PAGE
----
No financial performance questions will be asked, and all responses will remain strictly confidential.

Participation is key

In simple terms, unless a statistically-reliable number of beef producers from across Australia voluntarily offer responses to the upcoming survey, the results are unlikely to be released. Should that happen, there can be no come-back from stakeholders complaining about the lack of industry data on herd size, herd changes over time, and other important information used in decision-making and policy setting.

There has been considerable industry debate about herd size over the past few years – some claiming numbers are over-reported, and others, under. Much of this has been based on extrapolations from secondary statistical evidence, such as slaughter numbers.

What are the benefits?

So what benefits are in the survey for producers? Why even consider investing the 10-15 minutes it will take to fill out the online survey?

At the macro level, the more people who engage, and the better the quality of data being produced, the better the industry’s forecasting ability will be, underpinning insights that MLA and others can give back to industry.

At the micro level, producers participating in the survey will be able to opt-in to receive a benchmark report, comparing their own operation’s performance with others carrying similar herd numbers at the state/regional level.

“The industry no longer has access to the sort of herd demographics information previously provided by ABS – and we desperately need it,” MLA’s survey project coordinator Ripley Atkinson said.

“It is used for a wide variety of purposes, just one of which is to inform and assist our modelling for Industry Projections. But all sorts of other decisions are made across industry based on herd demographics – that’s why this is so important,” he said.

“There’s a lot that depends on good, reliable information on herd demographics, and how things are changing.”

“We sincerely hope, and wish, that producers see value in it – both for themselves, and the benefit of the broader industry, so that we can deliver some really valuable and reliable data to inform future industry decisions on investment,” Mr Atkinson said.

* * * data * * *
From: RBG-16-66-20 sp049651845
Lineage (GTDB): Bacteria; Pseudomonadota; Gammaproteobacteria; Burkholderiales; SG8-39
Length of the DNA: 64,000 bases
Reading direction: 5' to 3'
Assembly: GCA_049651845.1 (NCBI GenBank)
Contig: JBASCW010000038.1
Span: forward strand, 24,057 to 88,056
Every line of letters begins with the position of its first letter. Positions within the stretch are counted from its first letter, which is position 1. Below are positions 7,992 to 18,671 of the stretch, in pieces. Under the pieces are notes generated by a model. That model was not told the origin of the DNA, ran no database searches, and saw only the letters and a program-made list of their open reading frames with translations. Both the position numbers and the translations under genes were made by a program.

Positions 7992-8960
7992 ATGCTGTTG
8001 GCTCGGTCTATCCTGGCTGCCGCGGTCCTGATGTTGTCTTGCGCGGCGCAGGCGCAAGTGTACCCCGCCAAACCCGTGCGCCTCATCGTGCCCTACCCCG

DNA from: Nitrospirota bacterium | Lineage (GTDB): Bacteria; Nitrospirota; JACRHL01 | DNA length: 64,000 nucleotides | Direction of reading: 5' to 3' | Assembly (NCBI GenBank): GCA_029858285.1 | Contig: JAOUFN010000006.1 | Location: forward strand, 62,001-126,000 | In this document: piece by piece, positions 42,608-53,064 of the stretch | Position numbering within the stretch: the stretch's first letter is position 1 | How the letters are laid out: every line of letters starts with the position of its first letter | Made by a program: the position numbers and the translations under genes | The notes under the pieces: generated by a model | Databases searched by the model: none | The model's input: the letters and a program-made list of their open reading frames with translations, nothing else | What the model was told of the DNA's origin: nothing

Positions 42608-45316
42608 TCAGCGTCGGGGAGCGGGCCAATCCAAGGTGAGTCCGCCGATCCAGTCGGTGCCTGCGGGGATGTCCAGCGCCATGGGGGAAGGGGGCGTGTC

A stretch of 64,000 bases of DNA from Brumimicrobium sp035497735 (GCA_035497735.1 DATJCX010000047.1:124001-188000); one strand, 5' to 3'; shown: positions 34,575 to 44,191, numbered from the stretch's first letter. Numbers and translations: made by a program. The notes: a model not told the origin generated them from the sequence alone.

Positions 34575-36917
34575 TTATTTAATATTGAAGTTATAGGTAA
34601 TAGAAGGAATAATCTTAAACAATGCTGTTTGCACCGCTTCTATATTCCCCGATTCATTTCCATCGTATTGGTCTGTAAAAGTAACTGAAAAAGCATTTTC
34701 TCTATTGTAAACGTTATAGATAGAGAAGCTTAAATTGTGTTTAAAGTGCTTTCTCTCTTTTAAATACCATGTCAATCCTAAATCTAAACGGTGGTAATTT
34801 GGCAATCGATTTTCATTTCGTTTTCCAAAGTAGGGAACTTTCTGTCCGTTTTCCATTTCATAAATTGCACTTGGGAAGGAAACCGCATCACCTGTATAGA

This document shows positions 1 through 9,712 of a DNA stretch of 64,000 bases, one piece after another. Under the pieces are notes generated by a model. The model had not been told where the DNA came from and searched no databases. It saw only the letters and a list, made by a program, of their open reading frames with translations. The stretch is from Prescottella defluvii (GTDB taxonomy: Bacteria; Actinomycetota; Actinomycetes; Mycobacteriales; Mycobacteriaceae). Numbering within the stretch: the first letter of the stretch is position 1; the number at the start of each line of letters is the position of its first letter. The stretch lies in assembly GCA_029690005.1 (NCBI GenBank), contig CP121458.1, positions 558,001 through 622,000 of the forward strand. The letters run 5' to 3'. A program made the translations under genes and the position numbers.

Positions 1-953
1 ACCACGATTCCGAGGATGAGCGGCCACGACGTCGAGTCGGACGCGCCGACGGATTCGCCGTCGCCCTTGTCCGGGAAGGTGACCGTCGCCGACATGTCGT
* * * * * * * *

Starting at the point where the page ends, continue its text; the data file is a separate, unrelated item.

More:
It is anticipated that a full report will be available to industry by the end of January. Statistics will also be factored-in to MLA’s 2024 Beef Industry Projections, which are normally realised around the first week of February.

The same third party provider who already does the annual sheep survey has been enlisted to conduct this year’s beef industry survey.  The company, Intuitive Solutions, has a 20-year track record of managing such surveys across agriculture, including cotton, horticulture and other sectors.

  • As part of an awareness push, Beef Central will publish a heads-up the day the producer survey opens (with links to the survey itself) and a reminder as the 10 December closure deadline approaches, for late-comers.








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  1. David Smith, 31/10/2023

    A solution to gaining data is to use active tagging for traceability using satellites providing automated real time insights.
    The flow on benefits for the entire industry enables all participants in the supply chain to make strategic choices based on facts from the farm to finance to carbon to the fork that are involved to produce sustainable high quality protein and a competitive evidence advantage for exporters.